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Post-Pandemic Scenarios – XI – Digital Fashion

Nice dress, isn’t it? It has been created by a top designer and sold for 9,500$. The only drawback is that you cannot wear it because it is a digital dress…. Image credit: The Fabricant

Digital Fashion

The FTI’s report presents an interesting scenario on the evolution of fashion: the emergence of digital fashion, flanking the usual one. That this scenario is rot a figment of the imagination can be seen considering that a number of companies, including the big brands, have started to invest in the area.
Gucci, as an example, has created Sneaker Garage where you can select digital sneakers as well as design your own digital sneakers. You won’t be able to wear them but you can have them worn by your avatar on a number of platforms creating metaverses. A further possibility offered by some digital apparel is to use the digital version to create your desired apparel and then have it manufactured by some companies.

This is expected to become more and more feasible and enter into the mass market in the second part of this decade. At that point the value of digital fashion will grow tremendously.

The Fabricant, a Dutch company – see the figure and watch the clip-, is a point in case. Already two years ago they managed to sell one of their digital dresses for a staggering 9,500$. What can you do with a digital dress, given that you cannot wear it? Well, you can place yourself inside the dress and post the image on your social network. The software can customise the dress to get the best fit to your body and it can also animate, using artificial intelligence, a catwalk, or a plan walking and create a video clip of you. It can also start from a videoclip uploaded by you and change those plain sweater and jeans into a fashionable apparel to your taste.

We are already used to create a digital (fake) ambient on Zoom (and several other video conferencing platforms) to make our on-line meetings a bit better (whatever you mean with “better”). Wearing digital apparels is just a further step on the way towards a digital reality.

A 3D full body scanner can take precise measure of your body and create a digital replica that can be used in manufacturing custom apparels. Image credit: Fibre2Fashion

Additionally, consider that the availability of increasingly performant 3D printers should make possible to print your digital dress into a real fabric. At that point you will be able to wear it. I expect that by the end of this decade such printers will become more and more common in department stores. First they will serve the need to reduce stock and yet be able to serve customers on the spot, secondly, they will allow for customisation (in colours and trimmings), third they will be custom made so that they will fit perfectly.
There are already several types of 3D full body scanners (see picture) used in some department stores to “measure” your body. The scanner creates a digital model of your body that is stored in your “fidelity card”. When you look at an apparel in the store a simple scan of the bar code attached to the apparel will let you know what would be the right size fitting you and some apps will even provide you on the spot (on your smartphone screen) the image of you donning that apparel. Likewise when shopping on line, the availability of your digital model can be used by the on-line vendor to display on the screen the image of you donning that apparel and you can see yourself in 3D on the screen. move you around and even see you walking to get a feeling of how you would look like.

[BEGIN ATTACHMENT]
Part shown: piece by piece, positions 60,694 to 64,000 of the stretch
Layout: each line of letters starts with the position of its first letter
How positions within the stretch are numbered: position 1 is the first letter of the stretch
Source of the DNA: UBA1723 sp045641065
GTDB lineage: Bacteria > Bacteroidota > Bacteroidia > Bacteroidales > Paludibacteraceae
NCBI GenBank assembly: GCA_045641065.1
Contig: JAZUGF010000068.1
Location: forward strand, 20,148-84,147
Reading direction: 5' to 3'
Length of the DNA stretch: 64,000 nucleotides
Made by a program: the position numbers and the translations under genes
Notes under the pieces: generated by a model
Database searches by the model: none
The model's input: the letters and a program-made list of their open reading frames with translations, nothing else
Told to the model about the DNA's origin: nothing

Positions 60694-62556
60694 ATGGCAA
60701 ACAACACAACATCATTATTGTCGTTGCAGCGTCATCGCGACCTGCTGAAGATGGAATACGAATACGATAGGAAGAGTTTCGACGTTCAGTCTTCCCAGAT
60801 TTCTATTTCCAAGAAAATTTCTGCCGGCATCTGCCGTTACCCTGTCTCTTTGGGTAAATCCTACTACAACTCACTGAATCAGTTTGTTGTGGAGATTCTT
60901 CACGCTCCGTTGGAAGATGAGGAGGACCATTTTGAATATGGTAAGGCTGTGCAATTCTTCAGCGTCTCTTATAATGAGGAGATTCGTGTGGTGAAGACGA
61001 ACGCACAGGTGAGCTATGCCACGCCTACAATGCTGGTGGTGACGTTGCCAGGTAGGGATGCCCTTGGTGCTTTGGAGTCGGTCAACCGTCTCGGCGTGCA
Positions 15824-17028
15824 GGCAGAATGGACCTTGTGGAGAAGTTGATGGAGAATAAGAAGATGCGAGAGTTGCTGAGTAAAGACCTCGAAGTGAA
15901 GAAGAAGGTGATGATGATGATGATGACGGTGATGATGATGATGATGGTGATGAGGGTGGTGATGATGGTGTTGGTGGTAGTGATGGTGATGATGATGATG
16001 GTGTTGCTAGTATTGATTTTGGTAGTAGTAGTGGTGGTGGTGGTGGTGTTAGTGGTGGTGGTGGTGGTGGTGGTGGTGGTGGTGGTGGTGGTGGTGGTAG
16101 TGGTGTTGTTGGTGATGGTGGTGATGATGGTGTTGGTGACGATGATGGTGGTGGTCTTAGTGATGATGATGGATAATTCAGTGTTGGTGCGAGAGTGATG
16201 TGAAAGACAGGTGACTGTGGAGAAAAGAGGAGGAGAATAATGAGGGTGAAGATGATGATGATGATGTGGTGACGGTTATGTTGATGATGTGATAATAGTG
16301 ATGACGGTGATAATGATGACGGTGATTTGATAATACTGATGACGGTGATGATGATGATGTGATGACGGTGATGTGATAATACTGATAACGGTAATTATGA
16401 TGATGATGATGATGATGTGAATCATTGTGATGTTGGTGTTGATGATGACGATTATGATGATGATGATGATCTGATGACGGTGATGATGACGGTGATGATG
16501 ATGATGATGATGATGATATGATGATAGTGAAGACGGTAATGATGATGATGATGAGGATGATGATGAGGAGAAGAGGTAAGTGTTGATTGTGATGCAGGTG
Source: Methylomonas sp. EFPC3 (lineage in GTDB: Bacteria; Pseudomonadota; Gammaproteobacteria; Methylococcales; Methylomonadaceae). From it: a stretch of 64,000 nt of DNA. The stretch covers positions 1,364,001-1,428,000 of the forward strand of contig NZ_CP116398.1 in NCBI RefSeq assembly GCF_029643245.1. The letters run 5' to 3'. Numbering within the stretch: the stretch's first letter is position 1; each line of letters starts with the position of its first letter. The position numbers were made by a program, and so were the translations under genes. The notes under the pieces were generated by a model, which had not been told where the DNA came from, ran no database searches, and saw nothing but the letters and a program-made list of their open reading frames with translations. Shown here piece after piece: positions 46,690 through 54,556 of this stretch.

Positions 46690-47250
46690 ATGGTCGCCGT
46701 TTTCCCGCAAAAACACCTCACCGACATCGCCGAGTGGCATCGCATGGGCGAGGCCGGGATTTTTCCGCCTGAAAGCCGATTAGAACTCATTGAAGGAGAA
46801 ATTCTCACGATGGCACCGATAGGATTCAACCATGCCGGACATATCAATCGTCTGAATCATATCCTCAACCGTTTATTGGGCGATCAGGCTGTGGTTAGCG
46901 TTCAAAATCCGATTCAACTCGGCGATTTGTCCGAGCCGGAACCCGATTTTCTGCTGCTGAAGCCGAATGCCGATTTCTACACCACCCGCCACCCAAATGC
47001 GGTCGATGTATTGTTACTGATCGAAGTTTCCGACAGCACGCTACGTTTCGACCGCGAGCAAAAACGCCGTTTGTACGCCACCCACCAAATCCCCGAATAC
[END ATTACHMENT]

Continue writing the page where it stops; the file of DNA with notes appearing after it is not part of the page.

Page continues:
A further step is to custom order the apparel, after you have seen it on “you” in the virtual space. Notice that as technology progresses you will be able to see yourself in the cyberspace with better and better resolution to the point of believing you are actually looking at yourself in the mirror. As you move the image on the screen moves along with you (see how AI can be used to animate portraits).

According to the FTI’s report digital fashion will become “big” in the coming years. People will be able to shop for a digital apparel, try it on in the virtual space and use it in the virtual space at (virtual) social gatherings. Of course, it will also be possible to use that digital apparel as the blueprint for producing a real apparel, possible ordering it on line or having it downloaded, and printed, at the nearest mall.

In the next decade, with the growing possibility of manufacture at home, we might print our dresses every morning and recycle them in the evening (no more washing machine and full recycling!) just to print a new dress the next morning after having bought a model on the web as we sit on our couch in the living room. For the gifted ones the dress will be created/designed in house using apps to convert their creativity into a digital model that will be automatically customised to your body using its digital model.

About Roberto Saracco

Roberto Saracco fell in love with technology and its implications long time ago. His background is in math and computer science. Until April 2017 he led the EIT Digital Italian Node and then was head of the Industrial Doctoral School of EIT Digital up to September 2018. Previously, up to December 2011 he was the Director of the Telecom Italia Future Centre in Venice, looking at the interplay of technology evolution, economics and society. At the turn of the century he led a World Bank-Infodev project to stimulate entrepreneurship in Latin America. He is a senior member of IEEE where he leads the Industry Advisory Board within the Future Directions Committee and co-chairs the Digital Reality Initiative. He teaches a Master course on Technology Forecasting and Market impact at the University of Trento. He has published over 100 papers in journals and magazines and 14 books.